Writers on the 2016 US Election: Adriana Ramirez
The strongest feeling I had on November 9th was indifference.
The strongest feeling I had on November 9th was a lack of surprise. Don’t get me wrong–I felt shock, anger, mistrust, and the desire to riot as well. But, underneath the waxing and waning noise of emotion purred the constant hum of the expected. In truth, I wasn’t that stunned. In truth, this election confirmed something to me I already knew existed.
People in the United States want to go back to more stable times. There’s this idea that the past can return. That we can somehow live in the decades before things got complicated; before a mirror with harsh lighting revealed all our flaws and imperfections. Trump’s supporters want to go back to the time of sepia and soft focus. I get it.
Of course there’s baggage: the racism, the sexism, the xenophobia, the impossibility of pulling out of a global economy without severe repercussions, as well as the costs associated with maintaining the military-industrial complex. But let’s ignore that and get to the core of this election. It wasn’t about racism or sexism for a lot of Trump supporters—the election was about individual rights over the rights of the collective. It was about looking after your own by looking toward the past, and not caring about the future human collateral.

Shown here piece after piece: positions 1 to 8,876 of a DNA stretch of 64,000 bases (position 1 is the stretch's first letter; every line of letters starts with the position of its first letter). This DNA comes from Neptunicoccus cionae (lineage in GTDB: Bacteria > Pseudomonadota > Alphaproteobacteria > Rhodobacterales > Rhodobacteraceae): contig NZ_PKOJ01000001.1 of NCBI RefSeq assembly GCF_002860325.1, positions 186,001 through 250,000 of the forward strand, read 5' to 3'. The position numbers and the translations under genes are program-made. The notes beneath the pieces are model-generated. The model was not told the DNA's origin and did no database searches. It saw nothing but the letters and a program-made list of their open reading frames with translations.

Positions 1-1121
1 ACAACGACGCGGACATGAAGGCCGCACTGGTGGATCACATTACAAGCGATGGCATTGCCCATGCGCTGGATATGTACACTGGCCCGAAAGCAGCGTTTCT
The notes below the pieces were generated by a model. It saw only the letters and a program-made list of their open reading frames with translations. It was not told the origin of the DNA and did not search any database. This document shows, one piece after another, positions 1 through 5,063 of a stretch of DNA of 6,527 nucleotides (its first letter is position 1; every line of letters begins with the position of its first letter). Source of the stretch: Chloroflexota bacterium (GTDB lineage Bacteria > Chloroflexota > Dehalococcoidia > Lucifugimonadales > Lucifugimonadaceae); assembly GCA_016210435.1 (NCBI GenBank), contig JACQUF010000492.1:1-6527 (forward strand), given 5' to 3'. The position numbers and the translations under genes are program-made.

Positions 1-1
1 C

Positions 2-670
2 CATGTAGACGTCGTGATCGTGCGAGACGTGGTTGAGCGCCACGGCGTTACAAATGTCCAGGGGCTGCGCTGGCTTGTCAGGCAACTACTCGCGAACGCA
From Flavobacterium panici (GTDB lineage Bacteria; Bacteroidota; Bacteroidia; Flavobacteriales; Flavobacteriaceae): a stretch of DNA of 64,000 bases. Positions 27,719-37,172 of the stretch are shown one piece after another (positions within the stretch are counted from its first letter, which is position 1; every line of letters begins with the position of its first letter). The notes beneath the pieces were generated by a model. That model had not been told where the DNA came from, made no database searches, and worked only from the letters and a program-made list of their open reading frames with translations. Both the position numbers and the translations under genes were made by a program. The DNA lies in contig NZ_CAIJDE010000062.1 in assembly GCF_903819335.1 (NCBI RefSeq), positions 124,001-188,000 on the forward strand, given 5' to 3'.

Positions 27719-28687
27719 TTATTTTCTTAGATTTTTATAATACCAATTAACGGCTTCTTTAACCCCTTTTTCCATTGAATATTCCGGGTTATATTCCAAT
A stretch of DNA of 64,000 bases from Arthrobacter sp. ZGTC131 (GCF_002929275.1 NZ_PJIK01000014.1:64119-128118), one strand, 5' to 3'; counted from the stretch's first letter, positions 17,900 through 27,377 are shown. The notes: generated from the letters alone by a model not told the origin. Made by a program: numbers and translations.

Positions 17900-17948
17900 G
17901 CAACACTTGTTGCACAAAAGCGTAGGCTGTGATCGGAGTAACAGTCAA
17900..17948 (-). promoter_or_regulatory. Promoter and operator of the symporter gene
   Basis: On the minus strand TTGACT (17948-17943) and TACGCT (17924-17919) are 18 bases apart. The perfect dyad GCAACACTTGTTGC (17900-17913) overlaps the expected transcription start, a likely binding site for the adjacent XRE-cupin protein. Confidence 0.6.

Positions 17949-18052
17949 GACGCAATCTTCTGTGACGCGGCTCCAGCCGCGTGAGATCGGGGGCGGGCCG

The problem of course is twofold. The past wasn’t as good as everyone remembers and there’s no way we’ll ever recapture it. The steel mills aren’t coming back to Pittsburgh. And if they are, the price of manufacturing will drive up the cost of steel. I’m not sure we’re prepared to pay full price for our goods and services. We like to shop at Wal-Mart. We search for cheaper goods.
But if we only eat California avocados picked by the documented, we better be prepared to pay a lot more for our guacamole. And what happens when the ordinary person can’t afford basic goods? Subsidies and taxation? But these are the same people who elected a candidate that vowed to cut government spending and decrease taxes. We may as well tilt our lances and start jousting windmills.
So perhaps that’s what I’ve learned from my country. We’re a nation of impossible dreamers, on both sides. We, as a country, watched and/or supported the rise of a candidate that represents the most unreachable of goals: time travel to a simpler time that only exists in the collective imagination.
We don’t manufacture Model Ts like we did a hundred years ago. It’s an outdated technology. The world changed. Things changed. Cars are sleeker now. People have changed too. Things are a lot better for many marginalized groups. Things got worse for others. But looking backwards doesn’t help. There just isn’t a market for it.
The irony of this election is that it showed how many Americans are hurting. Poor white people are hurting. Rural America is hurting. Urban America is hurting. People of color are hurting. Mainstream and marginalized Americans are hurting. The pain has been out there for a long time. As a people, it appears that Americans simply don’t know how to focus their pain correctly. So people voted for a man that represents drastic change—without realizing that packaged with that change comes a lot of pain for others, maybe even themselves.
I’m one of the people mistrusted by the people that voted President Trump into office. An intellectual, an academic, a Latina writer, an immigrant, and a Mexican one at that. But this November 8th, Americans proved something I already knew: we’re a nation of dreamers, all of us. Even if from some angles, it looks more like a nightmare.